• Bagante F.
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      • Marques H.P.
      • Aldrighetti L.
      • et al.
      Impact of morphological status on long-term outcome among patients undergoing liver surgery for intrahepatic cholangiocarcinoma.
      Yamamoto et al. modified the T category of 8th AJCC staging system by using tumor size of 2 cm for separating T1 and T2, and growth pattern PI type for T4. This new T category provided better separation of T1, T2, T3 and T4 than the 8th AJCC staging system. Moreover, TNM staging of the new model improved stratification performance in stages II, IIIA, and IIIB.
      • Banales J.M.
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      • et al.
      Cholangiocarcinoma 2020: the next horizon in mechanisms and management.
      The impact of growth pattern in modifying the T category of 8th AJCC staging system was also reported by Bagante et al. They incorporated growth patterns, including IG (or ID in our study), PI, and MF, into the T category. In this new T category, IG + MF denoting good outcome was used to modify T1 and T3, while PI + MF indicating poor outcome was incorporated into T2 and T4. Thereby, the new T category comprising new T1 = T1+(IG + MF), T2 = T2+(PI + MF), T3 = T3+(IG + MF), and T4 = T4+(PI + MF) showed more satisfactory separation than the original T category of 8th AJCC staging system.
      • Bagante F.
      • Spolverato G.
      • Weiss M.
      • Alexandrescu S.
      • Marques H.P.
      • Aldrighetti L.
      • et al.
      Impact of morphological status on long-term outcome among patients undergoing liver surgery for intrahepatic cholangiocarcinoma.
      This information supports the contention that growth pattern can be used to modify 8th AJCC staging system. There are, however, some limitations. In a case of a mixed type growth pattern, there are no clear cut-point criteria to separate each component of the mixed pattern. Our study is apparently the first to propose a cut-off value for identification of the proportions of the individual growth patterns. Our findings suggested that a 20% cut-off was the optimal value in our cohort of iCCA patients for achieving better survival differentiation than 10%, which appeared too loose as a criterion, and 30% is too rigorous (Supplementary Fig. 2). Although growth pattern is not recorded for stratification in the 8th edition, it is strongly suggested as an additional factor for the prediction of patient outcome and for modifying the 8th AJCC staging.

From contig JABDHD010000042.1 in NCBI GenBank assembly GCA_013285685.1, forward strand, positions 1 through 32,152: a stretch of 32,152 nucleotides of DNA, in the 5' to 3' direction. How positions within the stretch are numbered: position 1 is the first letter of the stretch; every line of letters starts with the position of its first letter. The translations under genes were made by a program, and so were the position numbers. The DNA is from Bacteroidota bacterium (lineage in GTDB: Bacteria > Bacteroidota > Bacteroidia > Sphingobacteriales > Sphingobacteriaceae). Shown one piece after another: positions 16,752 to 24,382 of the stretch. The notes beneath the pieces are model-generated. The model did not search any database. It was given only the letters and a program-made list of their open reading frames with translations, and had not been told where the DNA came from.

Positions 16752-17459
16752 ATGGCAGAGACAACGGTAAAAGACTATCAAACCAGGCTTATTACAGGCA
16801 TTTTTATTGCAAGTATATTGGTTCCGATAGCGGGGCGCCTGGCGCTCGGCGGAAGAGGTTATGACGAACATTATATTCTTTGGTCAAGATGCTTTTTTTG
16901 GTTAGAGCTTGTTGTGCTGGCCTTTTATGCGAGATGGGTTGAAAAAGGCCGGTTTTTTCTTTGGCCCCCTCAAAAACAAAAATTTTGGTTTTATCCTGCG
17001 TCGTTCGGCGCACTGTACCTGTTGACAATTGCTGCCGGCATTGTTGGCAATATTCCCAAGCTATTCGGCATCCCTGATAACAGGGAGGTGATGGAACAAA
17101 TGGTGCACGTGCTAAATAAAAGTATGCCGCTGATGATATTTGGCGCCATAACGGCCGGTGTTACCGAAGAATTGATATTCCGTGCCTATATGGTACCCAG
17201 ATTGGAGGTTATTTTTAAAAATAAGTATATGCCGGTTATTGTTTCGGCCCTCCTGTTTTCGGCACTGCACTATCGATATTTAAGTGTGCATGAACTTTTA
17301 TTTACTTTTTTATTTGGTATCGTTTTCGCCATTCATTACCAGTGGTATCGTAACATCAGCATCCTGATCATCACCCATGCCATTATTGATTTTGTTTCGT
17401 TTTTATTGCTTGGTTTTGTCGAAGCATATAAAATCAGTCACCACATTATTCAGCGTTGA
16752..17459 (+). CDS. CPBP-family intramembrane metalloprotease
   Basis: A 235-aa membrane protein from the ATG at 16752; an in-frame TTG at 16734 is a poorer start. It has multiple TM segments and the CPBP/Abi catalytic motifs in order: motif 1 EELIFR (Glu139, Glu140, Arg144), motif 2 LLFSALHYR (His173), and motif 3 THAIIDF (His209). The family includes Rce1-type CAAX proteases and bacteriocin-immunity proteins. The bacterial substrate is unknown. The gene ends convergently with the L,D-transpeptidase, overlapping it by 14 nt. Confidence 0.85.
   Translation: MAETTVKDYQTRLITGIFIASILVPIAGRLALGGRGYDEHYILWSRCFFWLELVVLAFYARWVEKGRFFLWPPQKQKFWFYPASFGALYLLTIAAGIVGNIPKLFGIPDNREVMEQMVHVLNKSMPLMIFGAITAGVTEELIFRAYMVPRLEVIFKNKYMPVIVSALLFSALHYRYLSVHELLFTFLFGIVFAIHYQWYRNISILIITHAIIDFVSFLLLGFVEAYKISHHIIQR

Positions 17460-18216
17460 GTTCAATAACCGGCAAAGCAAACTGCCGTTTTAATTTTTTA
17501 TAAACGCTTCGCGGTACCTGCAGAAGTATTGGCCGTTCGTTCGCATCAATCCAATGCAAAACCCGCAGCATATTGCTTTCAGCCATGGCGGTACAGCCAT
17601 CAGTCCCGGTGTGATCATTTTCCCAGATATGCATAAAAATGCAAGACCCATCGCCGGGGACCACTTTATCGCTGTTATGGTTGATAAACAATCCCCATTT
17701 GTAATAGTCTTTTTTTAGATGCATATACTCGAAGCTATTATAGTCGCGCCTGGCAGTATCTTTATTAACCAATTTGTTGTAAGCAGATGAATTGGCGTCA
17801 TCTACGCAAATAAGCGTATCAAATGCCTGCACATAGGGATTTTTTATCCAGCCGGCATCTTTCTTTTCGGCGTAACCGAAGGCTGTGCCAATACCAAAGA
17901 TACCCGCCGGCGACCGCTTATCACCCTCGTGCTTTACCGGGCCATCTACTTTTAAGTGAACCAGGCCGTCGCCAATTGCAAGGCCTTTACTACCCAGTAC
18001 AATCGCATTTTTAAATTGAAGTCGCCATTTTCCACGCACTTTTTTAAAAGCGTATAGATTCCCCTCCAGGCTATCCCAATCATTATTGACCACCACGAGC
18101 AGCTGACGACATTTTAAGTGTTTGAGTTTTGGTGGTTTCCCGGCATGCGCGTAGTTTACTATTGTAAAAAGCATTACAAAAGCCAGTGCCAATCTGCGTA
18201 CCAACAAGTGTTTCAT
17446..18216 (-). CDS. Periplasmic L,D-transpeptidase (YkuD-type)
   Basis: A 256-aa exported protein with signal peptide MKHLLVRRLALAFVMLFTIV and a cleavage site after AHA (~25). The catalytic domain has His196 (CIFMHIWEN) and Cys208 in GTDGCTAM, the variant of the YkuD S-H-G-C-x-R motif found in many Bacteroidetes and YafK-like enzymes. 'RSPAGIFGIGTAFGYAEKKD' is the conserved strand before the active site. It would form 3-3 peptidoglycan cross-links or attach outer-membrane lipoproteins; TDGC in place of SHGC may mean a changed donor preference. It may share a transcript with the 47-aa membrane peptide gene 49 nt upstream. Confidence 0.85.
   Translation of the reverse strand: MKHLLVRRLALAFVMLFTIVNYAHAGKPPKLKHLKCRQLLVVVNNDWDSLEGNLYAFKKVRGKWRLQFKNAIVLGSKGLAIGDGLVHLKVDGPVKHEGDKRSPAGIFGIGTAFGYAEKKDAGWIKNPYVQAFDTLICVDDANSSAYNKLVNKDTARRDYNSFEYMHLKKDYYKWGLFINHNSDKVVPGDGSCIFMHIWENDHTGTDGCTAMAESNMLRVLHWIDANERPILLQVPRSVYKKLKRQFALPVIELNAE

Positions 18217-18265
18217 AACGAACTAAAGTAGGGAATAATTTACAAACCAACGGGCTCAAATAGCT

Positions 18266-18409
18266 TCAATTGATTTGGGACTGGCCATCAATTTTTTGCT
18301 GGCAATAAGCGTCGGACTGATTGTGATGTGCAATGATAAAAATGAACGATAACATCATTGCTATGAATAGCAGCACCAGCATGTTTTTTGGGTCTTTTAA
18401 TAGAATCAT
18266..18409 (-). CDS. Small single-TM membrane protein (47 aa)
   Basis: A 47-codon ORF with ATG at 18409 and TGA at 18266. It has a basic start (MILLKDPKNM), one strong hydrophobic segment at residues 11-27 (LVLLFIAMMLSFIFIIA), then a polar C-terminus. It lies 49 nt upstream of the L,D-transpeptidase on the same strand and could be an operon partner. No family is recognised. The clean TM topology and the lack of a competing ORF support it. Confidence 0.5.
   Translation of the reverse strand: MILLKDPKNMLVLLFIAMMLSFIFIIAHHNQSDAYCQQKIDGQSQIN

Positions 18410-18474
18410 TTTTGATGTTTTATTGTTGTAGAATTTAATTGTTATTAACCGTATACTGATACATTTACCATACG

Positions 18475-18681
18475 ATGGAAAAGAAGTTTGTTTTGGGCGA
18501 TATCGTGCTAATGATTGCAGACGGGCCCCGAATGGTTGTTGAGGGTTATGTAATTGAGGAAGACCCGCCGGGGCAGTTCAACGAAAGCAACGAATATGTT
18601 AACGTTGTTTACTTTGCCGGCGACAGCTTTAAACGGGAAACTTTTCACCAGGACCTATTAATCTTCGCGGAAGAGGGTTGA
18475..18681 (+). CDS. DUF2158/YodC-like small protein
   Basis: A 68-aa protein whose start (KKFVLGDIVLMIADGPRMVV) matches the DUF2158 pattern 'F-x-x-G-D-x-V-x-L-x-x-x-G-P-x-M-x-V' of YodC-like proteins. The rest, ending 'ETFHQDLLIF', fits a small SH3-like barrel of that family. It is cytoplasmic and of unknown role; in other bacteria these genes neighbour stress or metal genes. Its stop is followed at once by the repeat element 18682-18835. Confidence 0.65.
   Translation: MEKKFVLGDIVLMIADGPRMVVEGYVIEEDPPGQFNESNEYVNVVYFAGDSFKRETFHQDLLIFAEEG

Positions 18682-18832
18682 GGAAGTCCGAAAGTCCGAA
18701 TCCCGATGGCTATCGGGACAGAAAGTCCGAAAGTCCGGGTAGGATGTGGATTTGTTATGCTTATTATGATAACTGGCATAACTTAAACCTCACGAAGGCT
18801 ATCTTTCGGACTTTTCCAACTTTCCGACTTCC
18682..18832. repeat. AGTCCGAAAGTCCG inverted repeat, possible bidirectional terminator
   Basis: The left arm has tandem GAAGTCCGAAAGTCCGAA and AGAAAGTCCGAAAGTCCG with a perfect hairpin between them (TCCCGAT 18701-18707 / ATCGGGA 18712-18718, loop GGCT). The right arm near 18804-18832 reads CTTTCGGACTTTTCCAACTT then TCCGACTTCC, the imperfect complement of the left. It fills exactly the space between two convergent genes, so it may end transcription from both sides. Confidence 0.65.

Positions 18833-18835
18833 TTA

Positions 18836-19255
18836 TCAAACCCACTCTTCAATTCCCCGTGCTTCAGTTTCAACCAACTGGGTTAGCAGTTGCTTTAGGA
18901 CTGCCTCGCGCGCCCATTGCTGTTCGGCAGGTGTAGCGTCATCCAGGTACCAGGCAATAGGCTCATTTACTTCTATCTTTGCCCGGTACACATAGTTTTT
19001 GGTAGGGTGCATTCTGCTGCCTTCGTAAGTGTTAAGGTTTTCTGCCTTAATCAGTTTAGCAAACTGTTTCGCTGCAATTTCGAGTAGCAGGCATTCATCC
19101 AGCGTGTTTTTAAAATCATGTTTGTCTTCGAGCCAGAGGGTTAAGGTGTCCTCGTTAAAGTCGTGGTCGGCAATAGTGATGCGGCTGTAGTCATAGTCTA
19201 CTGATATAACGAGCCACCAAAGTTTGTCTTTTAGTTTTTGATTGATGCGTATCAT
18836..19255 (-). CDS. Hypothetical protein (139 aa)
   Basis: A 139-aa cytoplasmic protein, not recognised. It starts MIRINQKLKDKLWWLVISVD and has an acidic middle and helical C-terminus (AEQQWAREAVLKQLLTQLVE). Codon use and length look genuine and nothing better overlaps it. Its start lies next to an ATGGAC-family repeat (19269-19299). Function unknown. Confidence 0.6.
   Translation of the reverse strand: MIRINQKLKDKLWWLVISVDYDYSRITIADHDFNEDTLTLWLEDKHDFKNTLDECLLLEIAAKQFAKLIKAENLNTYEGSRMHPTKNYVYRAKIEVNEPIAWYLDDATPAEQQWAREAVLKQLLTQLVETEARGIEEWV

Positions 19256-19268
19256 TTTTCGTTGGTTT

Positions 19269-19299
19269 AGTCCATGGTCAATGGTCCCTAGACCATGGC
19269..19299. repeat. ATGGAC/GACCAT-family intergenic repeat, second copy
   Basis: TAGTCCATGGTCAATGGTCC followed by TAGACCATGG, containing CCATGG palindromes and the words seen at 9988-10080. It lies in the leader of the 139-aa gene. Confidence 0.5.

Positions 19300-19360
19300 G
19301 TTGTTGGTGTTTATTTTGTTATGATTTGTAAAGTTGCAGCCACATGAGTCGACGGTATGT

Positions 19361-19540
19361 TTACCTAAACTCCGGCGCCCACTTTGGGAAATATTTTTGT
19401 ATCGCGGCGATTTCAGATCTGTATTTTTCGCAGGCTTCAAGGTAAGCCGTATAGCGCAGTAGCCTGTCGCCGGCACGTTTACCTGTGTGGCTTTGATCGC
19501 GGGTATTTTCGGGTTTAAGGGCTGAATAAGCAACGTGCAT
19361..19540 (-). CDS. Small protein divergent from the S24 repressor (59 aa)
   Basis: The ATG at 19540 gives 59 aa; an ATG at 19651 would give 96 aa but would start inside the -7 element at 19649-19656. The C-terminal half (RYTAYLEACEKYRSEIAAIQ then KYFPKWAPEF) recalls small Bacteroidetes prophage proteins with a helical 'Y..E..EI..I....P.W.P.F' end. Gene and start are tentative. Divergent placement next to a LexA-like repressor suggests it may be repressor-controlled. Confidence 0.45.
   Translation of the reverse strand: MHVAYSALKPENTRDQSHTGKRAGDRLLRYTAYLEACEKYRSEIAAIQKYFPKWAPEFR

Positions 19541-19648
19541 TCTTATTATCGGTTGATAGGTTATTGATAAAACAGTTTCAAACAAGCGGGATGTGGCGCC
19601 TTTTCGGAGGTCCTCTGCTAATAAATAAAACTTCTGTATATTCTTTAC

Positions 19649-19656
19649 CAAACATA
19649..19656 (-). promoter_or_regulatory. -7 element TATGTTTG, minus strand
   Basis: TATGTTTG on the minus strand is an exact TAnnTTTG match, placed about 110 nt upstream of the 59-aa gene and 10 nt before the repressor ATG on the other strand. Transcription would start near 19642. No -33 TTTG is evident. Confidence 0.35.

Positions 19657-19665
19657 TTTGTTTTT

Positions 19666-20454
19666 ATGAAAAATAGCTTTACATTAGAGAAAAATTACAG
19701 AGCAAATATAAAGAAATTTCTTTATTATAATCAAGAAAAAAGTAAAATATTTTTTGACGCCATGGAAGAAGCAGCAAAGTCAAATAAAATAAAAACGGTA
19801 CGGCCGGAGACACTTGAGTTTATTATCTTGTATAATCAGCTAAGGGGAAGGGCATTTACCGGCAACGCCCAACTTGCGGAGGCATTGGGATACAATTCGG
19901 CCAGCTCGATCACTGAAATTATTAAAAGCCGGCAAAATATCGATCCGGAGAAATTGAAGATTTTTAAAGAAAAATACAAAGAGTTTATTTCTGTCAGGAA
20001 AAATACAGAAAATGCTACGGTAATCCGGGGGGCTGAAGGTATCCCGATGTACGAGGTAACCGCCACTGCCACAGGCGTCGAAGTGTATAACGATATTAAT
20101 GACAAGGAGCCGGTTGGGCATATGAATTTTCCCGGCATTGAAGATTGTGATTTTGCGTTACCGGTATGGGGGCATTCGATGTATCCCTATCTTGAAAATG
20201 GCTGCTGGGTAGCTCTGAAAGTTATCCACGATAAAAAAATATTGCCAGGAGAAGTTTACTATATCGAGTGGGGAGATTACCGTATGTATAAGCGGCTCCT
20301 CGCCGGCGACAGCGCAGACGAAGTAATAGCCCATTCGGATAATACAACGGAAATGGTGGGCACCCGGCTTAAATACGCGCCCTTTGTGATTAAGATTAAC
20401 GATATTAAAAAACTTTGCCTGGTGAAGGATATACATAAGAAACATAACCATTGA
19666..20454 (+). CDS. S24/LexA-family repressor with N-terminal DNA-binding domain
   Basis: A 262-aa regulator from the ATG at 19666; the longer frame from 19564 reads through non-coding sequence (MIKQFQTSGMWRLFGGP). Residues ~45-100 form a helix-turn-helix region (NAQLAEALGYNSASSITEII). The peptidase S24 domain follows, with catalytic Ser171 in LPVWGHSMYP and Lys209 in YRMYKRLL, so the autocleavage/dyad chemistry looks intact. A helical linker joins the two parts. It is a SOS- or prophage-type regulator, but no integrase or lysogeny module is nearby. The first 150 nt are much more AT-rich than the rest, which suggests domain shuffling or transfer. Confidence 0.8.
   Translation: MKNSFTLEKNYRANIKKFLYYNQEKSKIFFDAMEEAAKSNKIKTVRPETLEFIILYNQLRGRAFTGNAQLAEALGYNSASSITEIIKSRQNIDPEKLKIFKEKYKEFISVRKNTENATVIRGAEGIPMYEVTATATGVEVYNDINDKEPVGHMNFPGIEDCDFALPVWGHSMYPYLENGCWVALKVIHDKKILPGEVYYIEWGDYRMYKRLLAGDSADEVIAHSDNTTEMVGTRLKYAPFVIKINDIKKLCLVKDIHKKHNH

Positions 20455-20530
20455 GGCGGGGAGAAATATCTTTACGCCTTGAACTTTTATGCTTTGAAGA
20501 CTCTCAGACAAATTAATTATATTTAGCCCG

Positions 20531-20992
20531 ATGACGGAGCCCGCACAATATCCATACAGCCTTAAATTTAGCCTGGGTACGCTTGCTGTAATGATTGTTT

• Shimada K.
      • Sano T.
      • Sakamoto Y.
      • Esaki M.
      • Kosuge T.
      • Ojima H.
      Surgical outcomes of the mass-forming plus periductal infiltrating types of intrahepatic cholangiocarcinoma: a comparative study with the typical mass-forming type of intrahepatic cholangiocarcinoma.
      ,
      • Meng Z.W.
      • Pan W.
      • Hong H.J.
      • Chen J.Z.
      • Chen Y.L.
      Macroscopic types of intrahepatic cholangiocarcinoma and the eighth edition of AJCC/UICC TNM staging system.
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      • Okamura Y.
      • Ito T.
      • Ashida R.
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      • et al.
      Should utilization of lymphadenectomy vary according to morphologic subtype of intrahepatic cholangiocarcinoma?.
      Our study found that patients with growth patterns comprising PI, MF, and PI + MF showed poor survival rates, as previously reported.
      • Yamasaki S.
      Intrahepatic cholangiocarcinoma: macroscopic type and stage classification.
      ,
      • Shimada K.
      • Sano T.
      • Sakamoto Y.
      • Esaki M.
      • Kosuge T.
      • Ojima H.
      Surgical outcomes of the mass-forming plus periductal infiltrating types of intrahepatic cholangiocarcinoma: a comparative study with the typical mass-forming type of intrahepatic cholangiocarcinoma.
      ,
      • Hwang S.